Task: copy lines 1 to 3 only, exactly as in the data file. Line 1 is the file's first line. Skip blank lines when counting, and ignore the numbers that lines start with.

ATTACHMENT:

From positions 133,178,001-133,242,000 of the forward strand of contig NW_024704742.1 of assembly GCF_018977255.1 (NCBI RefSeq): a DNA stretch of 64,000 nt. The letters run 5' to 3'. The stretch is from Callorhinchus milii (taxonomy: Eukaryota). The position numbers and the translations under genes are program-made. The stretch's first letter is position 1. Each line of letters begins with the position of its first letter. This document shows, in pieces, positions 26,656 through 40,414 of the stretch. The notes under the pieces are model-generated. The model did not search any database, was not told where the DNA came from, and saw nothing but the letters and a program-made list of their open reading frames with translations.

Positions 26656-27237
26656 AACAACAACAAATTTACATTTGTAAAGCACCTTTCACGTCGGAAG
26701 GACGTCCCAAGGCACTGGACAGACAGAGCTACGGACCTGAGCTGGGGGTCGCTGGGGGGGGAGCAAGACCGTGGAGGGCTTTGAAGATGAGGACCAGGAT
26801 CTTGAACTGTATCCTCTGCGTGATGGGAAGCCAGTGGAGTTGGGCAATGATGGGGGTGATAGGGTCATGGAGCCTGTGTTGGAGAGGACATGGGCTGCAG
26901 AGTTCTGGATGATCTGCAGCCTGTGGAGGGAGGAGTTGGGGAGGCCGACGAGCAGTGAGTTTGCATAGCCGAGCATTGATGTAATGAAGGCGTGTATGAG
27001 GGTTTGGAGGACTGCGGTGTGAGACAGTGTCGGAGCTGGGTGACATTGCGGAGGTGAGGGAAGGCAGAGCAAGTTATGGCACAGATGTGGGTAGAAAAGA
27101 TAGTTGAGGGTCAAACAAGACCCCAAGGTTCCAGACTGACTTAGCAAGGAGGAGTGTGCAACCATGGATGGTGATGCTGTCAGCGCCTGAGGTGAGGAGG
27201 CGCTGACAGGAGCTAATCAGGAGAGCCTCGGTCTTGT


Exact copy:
From positions 133,178,001-133,242,000 of the forward strand of contig NW_024704742.1 of assembly GCF_018977255.1 (NCBI RefSeq): a DNA stretch of 64,000 nt. The letters run 5' to 3'. The stretch is from Callorhinchus milii (taxonomy: Eukaryota). The position numbers and the translations under genes are program-made. The stretch's first letter is position 1. Each line of letters begins with the position of its first letter. This document shows, in pieces, positions 26,656 through 40,414 of the stretch. The notes under the pieces are model-generated. The model did not search any database, was not told where the DNA came from, and saw nothing but the letters and a program-made list of their open reading frames with translations.

Positions 26656-27237
26656 AACAACAACAAATTTACATTTGTAAAGCACCTTTCACGTCGGAAG